Bay Oval
Bay Oval
Bay Oval

In the Media



The West Indies cricket team has been regular visitors to New Zealand, since stopping off in Wellington to play their provincial side, prior to a five test tour of Australia in the 1930/31 season.

There are few more excitement teams in international cricket than the ‘Windies’, with plenty of batsmen that love to heave the ball out of the park, and express train bowlers that try to break the sound barrier with the ball in hand.

During the West Indies 2017/18 tour of the country, they stopped off at the Bay Oval for two scheduled International T20 encounters with the Black Caps, The first match turned to disappointment on New Years Day 2018, with inclement weather having the last say, after the Black Caps reached 103 for the loss of four wickets, in the second of the three game series.

The New Zealand representatives wrapped up the series two zip two days later, when they posted 243/5, after Colin Munro went ballistic smashing 103 runs of just 55, in an innings that included ten 6’s. A determined Black Cap bowling assault removed the international visitors for 124 to hand the Black Caps a 119 run win.  

Travelling back in time reveals the first West Indies visit to the Bay of Plenty, when they played a Bay of Plenty Invitation XI at Smallbone Park on the 19 March 1969, in what turned out to be a festival match.

While the Bay of Plenty invitation eleven were never in the hunt, they got to see some of the best players in the world at close quarters. The Bay of Plenty side consisted of nine regular Bay of Plenty players, with two former West Indies test players who had immigrated to New Zealand, adding a Caribbean touch to the Bay side.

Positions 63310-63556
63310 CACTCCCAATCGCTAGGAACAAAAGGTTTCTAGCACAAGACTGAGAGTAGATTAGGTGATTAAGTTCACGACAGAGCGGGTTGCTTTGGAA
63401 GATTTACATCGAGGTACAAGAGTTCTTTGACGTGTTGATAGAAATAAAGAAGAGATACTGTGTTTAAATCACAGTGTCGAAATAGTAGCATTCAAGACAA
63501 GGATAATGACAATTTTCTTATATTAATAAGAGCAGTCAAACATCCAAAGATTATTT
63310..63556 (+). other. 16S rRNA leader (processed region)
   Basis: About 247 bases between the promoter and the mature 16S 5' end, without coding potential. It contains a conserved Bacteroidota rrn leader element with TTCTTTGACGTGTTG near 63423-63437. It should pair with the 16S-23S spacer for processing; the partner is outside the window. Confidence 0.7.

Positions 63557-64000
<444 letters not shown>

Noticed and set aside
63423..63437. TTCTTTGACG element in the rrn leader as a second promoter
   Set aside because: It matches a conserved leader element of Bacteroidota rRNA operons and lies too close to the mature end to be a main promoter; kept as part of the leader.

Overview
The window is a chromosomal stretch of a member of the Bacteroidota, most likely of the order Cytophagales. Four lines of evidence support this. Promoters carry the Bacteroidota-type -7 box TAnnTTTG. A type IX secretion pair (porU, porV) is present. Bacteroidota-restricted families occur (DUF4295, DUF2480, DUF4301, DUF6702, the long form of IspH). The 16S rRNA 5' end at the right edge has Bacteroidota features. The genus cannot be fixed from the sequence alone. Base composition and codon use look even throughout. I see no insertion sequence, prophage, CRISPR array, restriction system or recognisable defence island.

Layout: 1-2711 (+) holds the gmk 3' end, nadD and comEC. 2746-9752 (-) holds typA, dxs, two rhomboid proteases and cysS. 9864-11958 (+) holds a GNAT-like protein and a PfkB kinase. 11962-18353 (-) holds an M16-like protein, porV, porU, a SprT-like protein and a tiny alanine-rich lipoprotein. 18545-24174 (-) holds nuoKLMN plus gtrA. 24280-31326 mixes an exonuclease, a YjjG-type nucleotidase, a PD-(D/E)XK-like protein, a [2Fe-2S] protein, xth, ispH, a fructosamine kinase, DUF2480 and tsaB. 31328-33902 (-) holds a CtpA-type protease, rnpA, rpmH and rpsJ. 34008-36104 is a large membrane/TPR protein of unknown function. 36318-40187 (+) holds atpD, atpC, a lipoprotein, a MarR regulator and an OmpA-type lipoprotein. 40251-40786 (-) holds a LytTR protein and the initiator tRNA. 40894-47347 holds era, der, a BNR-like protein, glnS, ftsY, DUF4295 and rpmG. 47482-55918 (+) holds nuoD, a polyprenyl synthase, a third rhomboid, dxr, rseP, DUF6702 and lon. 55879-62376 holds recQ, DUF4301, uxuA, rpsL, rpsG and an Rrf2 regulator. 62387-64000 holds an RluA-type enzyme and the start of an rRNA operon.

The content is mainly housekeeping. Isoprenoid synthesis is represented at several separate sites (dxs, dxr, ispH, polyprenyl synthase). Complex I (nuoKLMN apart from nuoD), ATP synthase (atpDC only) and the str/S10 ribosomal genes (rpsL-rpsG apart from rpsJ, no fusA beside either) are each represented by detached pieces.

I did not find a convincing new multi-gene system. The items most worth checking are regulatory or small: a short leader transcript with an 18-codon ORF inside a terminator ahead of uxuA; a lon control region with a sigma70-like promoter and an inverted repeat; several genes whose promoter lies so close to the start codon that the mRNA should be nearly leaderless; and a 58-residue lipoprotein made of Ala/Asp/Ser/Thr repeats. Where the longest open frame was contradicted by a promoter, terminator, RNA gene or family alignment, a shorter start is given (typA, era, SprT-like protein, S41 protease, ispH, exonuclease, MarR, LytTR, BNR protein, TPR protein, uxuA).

Bruce Pairaudeau, who played three tests for the West Indies before becoming a first pick for ND for a number of years was selected for the hosts, along with another West Indies test player in “Sammy” Guillen.

Guillen who was an accomplished keeper was one of a handful of international players to play test cricket for two countries. He played five tests for the West Indies, before arriving permanently in New Zealand where he played another three test matches, including New Zealand’s first test victory, over the West Indies

The home team won the toss and elected to bat and reached 142 for the loss of seven wickets at the 40 over mark – where they promptly declared.

In the nature of what had become a festival match, with the declaration, the West Indies went on a batting spree rarely seen in the country. The visitors were bowled out for 308 with the second ball of the 36th over, which equates to nearly 12 runs an over.

Charlie Davis was in magnificent touch, recording a century, while Garry Sobers hit what is believed to be the biggest six ever seen at Smallbone Park on his way to scoring a half century.

Bay of Plenty Invitation Team v West Indies @ Smallbone Park, 19 March 1969

Bay of Plenty Invitation XI 142/7 (BH Pairaudeau 61no; BF Butcher 2/43) lost to West Indies 308 (CA Davis 102. GS Sobers 50)

Bay of Plenty Invitation XI: (MC Langdon, BM Owen, GW Stewart, BH Pairaudeau, PO Blake, SC Guillen, PD Stone, MT Henderson, LD Anderson, EC Petrie, JBR Park.

West Indies: RC Fredericks, GS Camacho, CA Davis, DAJ Halford, CH Lloyd, GS Sobers, WW Hall, LA King, BF Butcher, TM Finlay. CC Griffith.


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